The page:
The best snow and weather conditions in years greeted us on Sunday morning at Lake Louise for the 71K historic and challenging race to Banff.
40 relay teams along with 25 enthusiastic individual skiers lined up in the 8 a.m. darkness on the most famous lake in the world. (Maybe 39 teams; one skier was still running towards the lake after the other skiers had already started). The mountains surrounding the lake were only dark silhouettes in the pre-dawn sky when Joe Lunn
fired the pistol said “go,” and the unknowing skiers were sent over the abyss(aka Tramline). Over seven hours from here, for some solo skiers on Healy creek, with every muscle aching, they may have considered it the vortex of doom.
Our race was going along great. We switched things up this year, with Peter doing the first and longest leg, and I took his usual leg 3. Cheryl had another solid ski along scenic leg 2. After each of us did one leg, our team was sitting in seventh place overall.
There’s always a surprise in store, however. This year, it wasn’t the weather, the snow, or our lackadaisical attitudes. Hand-offs were crisp and sure, with the next skier prepared and ready to go.
On leg 4, going downhill, Cheryl took an awkward spill and dislocated her knee cap. Before I go any further, I want to thank all the people who helped her as she was laying, unable to move, on the side of the trail. Carl Pryce was the first skier who encountered her, and stayed with her until he was able to flag down a vehicle.
All this happened unbeknownst to me, as I was waiting for her arrival at Sawback. I started seeing numerous skiers coming in, who I had passed on Leg 3, but no Cheryl. I drove back to see what happened. By this time she had been rescued by Cindy and Scott, who drove her to Johnston Canyon and an ambulance had been called.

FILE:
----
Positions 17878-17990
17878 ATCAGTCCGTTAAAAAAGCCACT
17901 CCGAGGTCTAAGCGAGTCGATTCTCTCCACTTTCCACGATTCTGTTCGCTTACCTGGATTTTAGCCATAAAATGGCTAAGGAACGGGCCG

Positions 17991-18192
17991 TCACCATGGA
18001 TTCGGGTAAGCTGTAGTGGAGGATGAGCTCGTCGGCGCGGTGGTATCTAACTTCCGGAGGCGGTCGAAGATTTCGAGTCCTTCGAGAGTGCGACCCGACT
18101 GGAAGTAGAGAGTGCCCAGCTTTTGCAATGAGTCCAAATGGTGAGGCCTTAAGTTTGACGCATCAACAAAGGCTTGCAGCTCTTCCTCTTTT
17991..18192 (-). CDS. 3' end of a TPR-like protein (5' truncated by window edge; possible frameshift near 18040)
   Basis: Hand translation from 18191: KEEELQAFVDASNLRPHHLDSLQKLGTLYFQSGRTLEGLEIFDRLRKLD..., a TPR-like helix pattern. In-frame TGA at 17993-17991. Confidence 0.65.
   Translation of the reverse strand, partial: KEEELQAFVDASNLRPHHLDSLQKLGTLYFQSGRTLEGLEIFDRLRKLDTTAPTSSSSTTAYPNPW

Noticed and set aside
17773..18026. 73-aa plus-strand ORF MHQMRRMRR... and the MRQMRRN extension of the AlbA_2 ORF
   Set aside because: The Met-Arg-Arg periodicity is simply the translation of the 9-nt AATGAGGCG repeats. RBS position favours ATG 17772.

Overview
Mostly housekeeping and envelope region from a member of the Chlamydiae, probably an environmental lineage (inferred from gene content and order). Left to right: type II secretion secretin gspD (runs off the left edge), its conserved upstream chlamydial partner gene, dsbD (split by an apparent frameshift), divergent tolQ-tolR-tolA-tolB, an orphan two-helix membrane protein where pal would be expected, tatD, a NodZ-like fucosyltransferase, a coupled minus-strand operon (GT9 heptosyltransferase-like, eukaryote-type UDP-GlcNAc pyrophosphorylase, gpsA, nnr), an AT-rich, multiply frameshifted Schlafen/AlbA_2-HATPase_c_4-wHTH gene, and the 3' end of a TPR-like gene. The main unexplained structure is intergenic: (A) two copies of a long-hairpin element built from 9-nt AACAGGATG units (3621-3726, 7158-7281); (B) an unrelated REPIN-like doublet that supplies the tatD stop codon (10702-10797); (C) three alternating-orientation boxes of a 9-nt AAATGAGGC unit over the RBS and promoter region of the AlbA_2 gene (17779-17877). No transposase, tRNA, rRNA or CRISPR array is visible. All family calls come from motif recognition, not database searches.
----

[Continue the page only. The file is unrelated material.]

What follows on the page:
I was prepared to end the racing then and there, but Cheryl wouldn’t hear of it. She encouraged me to go back and resume where she left off. We did just that, having lost about an hour. My mind wasn’t focused too well after that, but I started skiing at the exact point where she had her accident.
Our finish line photo this year is a little unconventional, having been taken in the Banff hospital. Cheryl’s leg is in a splint, a large bag of ice is wrapped around her knee, and she’s walking with crutches. Sad to say, Cheryl won’t be in my skiing photos for the rest of the winter.
The final results and other photos are posted on the loppet website.
Owww! I know what it’s like, Cheryl! Wish you a speedy recovery!
Positive vibes to Cheryl. What a showing to make it out to the windup party! Kudos to Bob and Peter for finishing…the only thing worse than a dislocated kneecap is a dislocated kneecap and a DNF. That downhill was definitely pretty sporty…it was the one spot I was wishing my skis were not so fast!
I was surprised to see Cheryl at the wind up after her hospital visit. She certainly is a trooper. I would just like to say that Bernard helped us with getting Cheryl out of the snow and into the vehicle as did an anonymous couple vacationing from Europe. I hope Cheryl makes a speedy recovery.
So sorry to hear about Cheryl’s wipeout….even in the best conditions that course can be quite ‘wiggly’ and weird…no reflection on the trail volunteers of course.
Best wishes for a well tracking kneecap!
Way to take one for the team!
So sorry to hear the news of Cheryl’s accident, that sounds very painful! Please wish Cheryl a speedy recovery from Mark and I and well done to you and Peter finishing the race. It was catch up with you all at Lake Louise on Saturday night.
So sorry to hear of Cheryl’s mishap. Wishing her a speedy healing process…
Thanks for the writeup, Bob. Hope Cheryl is feeling better today with the help of happy drugs. Make sure you wait on her, peel the grapes, freshen up the ice in her drink, etc!